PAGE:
Fasting myths debunked

What are the benefits, and how do I fast healthy?

Fasting – just another form of detox? It can be beneficial if done right. Jenny Hewett gets some tips from an expert.

When you consider the turmoil our bodies often endure when we’re detoxing, juicing or embarking on fad diets, fasting from sunrise to sunset daily during Ramadan doesn’t seem quite as dangerous as some might think. During the Holy Month, Muslims refrain from eating and drinking during the sunlight hours in what is a deeply spiritual time of reflection and increased devotion. And with proper advice and care taken, it doesn’t have to affect your health. Here, with the advice of Dubai-based clinical dietician at iCARE Clinics, Juliot Vinolia, we tackle some of the biggest questions when it comes to fasting.

What happens to the body when we fast?
During fasting, the body generates energy by burning its own reserve of glucose and fat. In this crisis state, the liver plays the key role of converting the body’s excess fat into energy. On depletion of the glucose and fat, it then targets the muscle proteins and this is the point the body is considered to be in its starved state.

Can you give us some healthy fasting tips?
Cut down on meals a few days before you fast, maintain good hydration, don’t overeat or skip meals – especially suhoor, take your physicians’ advise on your medical condition before fasting, catch up on sleep, walk for 30 minutes or cycling for 20 minutes in the late evening and take a multivitamin to prevent nutritional disorders.

What are some of the things to avoid when fasting?
Skipping meals, overindulging in one meal, compromising on sleep, becoming more sedentary, avoiding prescribed medications, trying to lose weight by starvation, overeating fatty and salty foods and avoiding exercise before iftar.

How does fasting during Ramadan differ from fasting during detox?
During Ramadan, any weight loss experienced is predominantly fat, whereas we when detox, it is predominantly water loss. There are, of course, longer hours of fasting during Ramadan, whereas a detox may only last a few days. There is also a slight dehydration risk when fasting during the Holy Month, which is not experienced during a detox at other times of year. Lastly, certain food groups are restricted during detox, while fasting can be done while maintaining a nutritionally adequate and balanced diet.

What are some of the health benefits from fasting?
• The body burns excessive unhealthy fat and glucose reserves, which results in healthy weight loss.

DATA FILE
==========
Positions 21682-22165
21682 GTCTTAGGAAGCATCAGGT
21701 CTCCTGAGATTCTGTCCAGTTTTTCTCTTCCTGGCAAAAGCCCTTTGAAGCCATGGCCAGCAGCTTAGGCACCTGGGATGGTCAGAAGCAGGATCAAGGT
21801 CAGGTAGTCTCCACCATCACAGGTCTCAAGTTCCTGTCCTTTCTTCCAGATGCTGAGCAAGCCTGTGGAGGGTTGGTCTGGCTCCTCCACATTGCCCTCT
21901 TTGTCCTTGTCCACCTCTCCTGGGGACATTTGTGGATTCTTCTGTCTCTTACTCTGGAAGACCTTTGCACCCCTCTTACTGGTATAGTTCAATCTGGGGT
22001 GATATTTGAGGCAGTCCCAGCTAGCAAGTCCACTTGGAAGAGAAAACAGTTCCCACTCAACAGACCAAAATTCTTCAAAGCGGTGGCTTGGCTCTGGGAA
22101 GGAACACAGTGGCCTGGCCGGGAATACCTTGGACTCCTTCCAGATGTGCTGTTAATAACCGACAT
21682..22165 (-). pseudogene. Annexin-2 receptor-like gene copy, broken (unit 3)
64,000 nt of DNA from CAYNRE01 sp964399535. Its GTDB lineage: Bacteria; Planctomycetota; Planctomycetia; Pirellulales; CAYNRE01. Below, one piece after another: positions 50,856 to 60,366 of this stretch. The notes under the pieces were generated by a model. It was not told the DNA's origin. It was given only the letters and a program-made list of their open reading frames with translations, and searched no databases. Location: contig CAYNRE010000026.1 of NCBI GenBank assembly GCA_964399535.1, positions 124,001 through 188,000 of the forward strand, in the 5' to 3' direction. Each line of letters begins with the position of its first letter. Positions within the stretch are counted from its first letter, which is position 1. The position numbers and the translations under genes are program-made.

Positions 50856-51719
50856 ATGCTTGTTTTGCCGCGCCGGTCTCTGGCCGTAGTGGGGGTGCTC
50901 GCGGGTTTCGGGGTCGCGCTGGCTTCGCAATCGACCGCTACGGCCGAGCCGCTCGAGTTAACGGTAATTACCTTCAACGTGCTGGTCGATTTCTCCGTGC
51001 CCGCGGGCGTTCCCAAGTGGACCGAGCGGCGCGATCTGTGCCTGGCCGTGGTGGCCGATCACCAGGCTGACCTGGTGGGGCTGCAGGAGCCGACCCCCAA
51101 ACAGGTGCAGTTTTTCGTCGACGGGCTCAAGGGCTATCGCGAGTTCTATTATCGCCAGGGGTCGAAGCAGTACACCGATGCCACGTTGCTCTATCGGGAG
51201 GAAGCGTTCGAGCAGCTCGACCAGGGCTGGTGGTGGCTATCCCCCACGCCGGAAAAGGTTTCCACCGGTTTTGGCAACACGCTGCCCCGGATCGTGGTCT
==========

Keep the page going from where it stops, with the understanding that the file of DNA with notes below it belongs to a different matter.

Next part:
• Detoxification occurs and toxins are removed and neutralised.

• Several studies have shown that fast-growing cancerous tumours become starved of nutrients and hence they are resolved and removed from the body.

• Fasting improves insulin resistance and helps prevent diabetes.

• The digestive tract rests and is allowed to heal and regenerate.

• The liver can detox.

• Anti-ageing hormones are released.

• Immune system and metabolic processes are activated.

• Several new studies suggests that healthy fasting kick-starts stem cells into producing new white blood cells for the body’s immune forces.

• There’s a reduction in deposited fat seen in blood vessels and an improved healing of damaged arteries, which can lead to less cardiovascular-related risks.

What are some of the health risks?
• Inadequate and disturbed sleeping habits.

• Overeating at iftar meals.

• Loss of lean muscle, muscle cramping and muscle injury due to poor hydration.

• Metabolism slows down as does bodily function at cell level.

• Dehydration and electrolyte imbalances are more likely.

• Fatigue and poor concentration at work.

• Hypoglycemia and very low blood glucose levels.

• Some studies have shown that menstrual abnormalities such as irregular cycles, prolonged cycles and heavy menstrual bleeding increase after fasting for more than 15 days.

• Skipping suhoor meals increases bad cholesterol levels.

• Dizziness, constipation, bloating and bad breath.

What foods should you eat during iftar for more energy?
This is the meal to replenish hydration, minerals, electrolytes and blood glucose levels. Choosing fruits rich in potassium such as watermelon, bananas, apples, dried fruits and raisins prevent water retention and restore blood glucose levels. Avoid fatty foods around this time.

What should you eat during suhoor?
The morning meal or suhoor is the energy back-up meal for the whole day and needs to be high in protein and fibre. The ideal time to eat is between 4.30am and 5.30am. The primary goal is to have foods that are digested slowly. In this way, there is a gradual release of energy for the following hours of fasting. Choose only complex carbohydrates such as whole grains and breads, brown rice and oats. This is the best time to eat eggs as they are packed with energy and protein and also help curb hunger. A cup of low fat dairy food is also recommended.

What are some ways to avoid weight gain during Ramadan?
Weight changes in Ramadan are relatively small and most are reversed when returning to your usual eating pattern. People can gain weight when over-eating calorie-dense foods as well as not getting enough sleep or exercise. Dehydration and high salt intake can also cause water retention-associated weight gain. Though Ramadan provides an opportunity to lose weight, it calls for a well-planned, consistent lifestyle modification to achieve and sustain the weight loss.

How should you avoid losing weight during Ramadan?
Weight loss can occur when refraining from food by starvation or eating less than 500 calories per day and this can impair health. Sleep and exercise are also important to maintain good levels of health.
iCARE Clinics Oasis Centre (04 384 7272); Discovery Gardens (04 452 2242); Lamcy Plaza (04 709 2900)

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